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The Norway rat is one of eight predators targeted for eradication in New Zealand.

The Norway rat is one of eight predators targeted for eradication in New Zealand.

© Tim James/Mabel Gray/Alamy Stock Photo

New Zealand’s ‘mind-blowing’ goal: Rat-free by 2050

An isolated archipelago, New Zealand once hosted almost 200 bird species, many of them, like the iconic kiwi, having become flightless over generations because of a lack of natural predators. But several recently introduced species, such as rats, possums, and weasellike carnivores called stoats, now kill about 25 million of these native birds every year. Yesterday, the country’s prime minister, John Key, announced a $20 million commitment of seed money to set up Predator Free New Zealand Ltd., a company that would lead the charge in ridding the nation of the three mammals and five other foreign predators by 2050. Until now, similar eradication efforts by the country have focused on small islands; those efforts boast a 90% success rate in eliminating rodents, says James Russell, a conservation biologist at the University of Auckland in New Zealand. The new goal, Russell says, is “the modern equivalent to landing someone on Mars” and will ultimately require new technologies and billions of dollars to succeed. But he is optimistic because local communities and organizations, which could foot a large portion of the total bill, are on board.

Other areas of the world have become or stayed rat-free or close to it, says Phil Merrill, a conservation biologist with the Alberta Agriculture and Forestry ministry in Lethbridge, Canada. In the 1950s, this western province organized a rat surveillance program that has prevented rodents from neighboring provinces and the United States from settling in, allowing it to boast of a rat-free status. Rats invaded the neighboring Saskatchewan in the 1930s, and for the past 50 years, that province has been trying to get rid of them, recently with increasing success, Merrill says. Farmers in this northern, colder region have a higher standard of living than in the past, enabling them to keep their livestock indoors and build barns, silos, and other structures out of steel and cement instead of wood. As a result, there’s much less ideal rat habitat, he notes, and Saskatchewan “is finally winning” against these invaders.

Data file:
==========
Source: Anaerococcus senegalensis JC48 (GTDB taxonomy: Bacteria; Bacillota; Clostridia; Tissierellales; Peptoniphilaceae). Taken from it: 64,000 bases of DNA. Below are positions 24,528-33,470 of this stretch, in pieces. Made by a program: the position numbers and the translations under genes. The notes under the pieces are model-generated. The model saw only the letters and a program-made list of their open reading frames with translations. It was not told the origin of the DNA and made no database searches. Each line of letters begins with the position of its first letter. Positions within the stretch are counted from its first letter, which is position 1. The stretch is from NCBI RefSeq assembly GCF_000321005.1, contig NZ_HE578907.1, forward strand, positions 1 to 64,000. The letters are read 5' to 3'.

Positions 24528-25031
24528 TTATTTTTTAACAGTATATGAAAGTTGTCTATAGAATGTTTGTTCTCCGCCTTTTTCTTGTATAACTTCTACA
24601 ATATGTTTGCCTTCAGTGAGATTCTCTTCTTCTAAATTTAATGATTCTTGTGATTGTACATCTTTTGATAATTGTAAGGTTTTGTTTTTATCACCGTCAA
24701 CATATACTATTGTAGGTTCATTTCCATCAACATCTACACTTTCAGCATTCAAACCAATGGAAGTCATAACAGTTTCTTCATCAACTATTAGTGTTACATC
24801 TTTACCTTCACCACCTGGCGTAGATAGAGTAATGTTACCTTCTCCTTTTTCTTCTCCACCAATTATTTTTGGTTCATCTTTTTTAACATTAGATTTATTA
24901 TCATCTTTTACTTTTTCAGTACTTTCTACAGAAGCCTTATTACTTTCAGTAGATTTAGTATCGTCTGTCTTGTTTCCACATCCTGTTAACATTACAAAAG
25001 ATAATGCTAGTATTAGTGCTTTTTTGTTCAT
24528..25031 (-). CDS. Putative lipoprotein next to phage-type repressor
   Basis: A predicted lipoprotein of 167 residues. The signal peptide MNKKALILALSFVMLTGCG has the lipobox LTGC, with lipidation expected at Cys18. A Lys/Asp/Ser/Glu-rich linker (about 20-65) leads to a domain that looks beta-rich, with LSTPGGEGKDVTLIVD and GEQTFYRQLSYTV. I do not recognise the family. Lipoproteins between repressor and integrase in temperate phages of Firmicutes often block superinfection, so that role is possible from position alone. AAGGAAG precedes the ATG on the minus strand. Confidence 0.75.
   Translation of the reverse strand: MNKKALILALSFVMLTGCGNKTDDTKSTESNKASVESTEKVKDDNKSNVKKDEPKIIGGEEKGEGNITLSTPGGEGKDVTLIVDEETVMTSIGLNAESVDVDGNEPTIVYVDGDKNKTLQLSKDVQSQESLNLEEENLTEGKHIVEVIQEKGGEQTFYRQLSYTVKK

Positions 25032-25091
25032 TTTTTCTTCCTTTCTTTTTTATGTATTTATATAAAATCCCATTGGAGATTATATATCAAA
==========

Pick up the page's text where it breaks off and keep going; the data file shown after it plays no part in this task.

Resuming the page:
Tony Martin, a conservation biologist at the University of Dundee in the United Kingdom, is on the verge of calling South Georgia Island, a 100,000-hectare U.K. territory rat-free as well. Working for the South Georgia Heritage Trust, he led a team that used helicopters to drop 300 tons of poisoned rat bait onto the island over 5 years to make the island safe for the many seabirds and other bird species that nest there. Completed in 2015, the program produced little evidence that other wildlife were poisoned and Martin believes the island will be declared rat-free in 2 years. It helped, Martin says, that the rats could live only in small pockets of land isolated from each other by glaciers, enabling targeted drops of the bait. “Our South Georgia campaign demonstrated that it pays to be ambitious and to think big.”

Still, New Zealand could be a tougher challenge, Martin notes. Effective rat control over the country’s many contrasting topographies and habitats will be hard enough, but New Zealand’s human population of millions complicates the process even more. “Finding a way to eliminate every single bad guy (rat, stoat, or possum) while leaving all the good guys untouched is going to be the greatest challenge,” he wrote in an email.

Also, once eliminated, rats will likely keep coming back in, Merrill notes. “They can do it if they can prevent the rats from jumping off the boats,” he predicts. Russell says that’s doable. “We are currently close to a 100% success rate in intercepting new mammal arrivals on the islands.” New Zealand’s track record on its smaller islands bodes well, Martin says. “This challenge is of mind-blowing proportions, but if anyone can do it, the New Zealanders can.”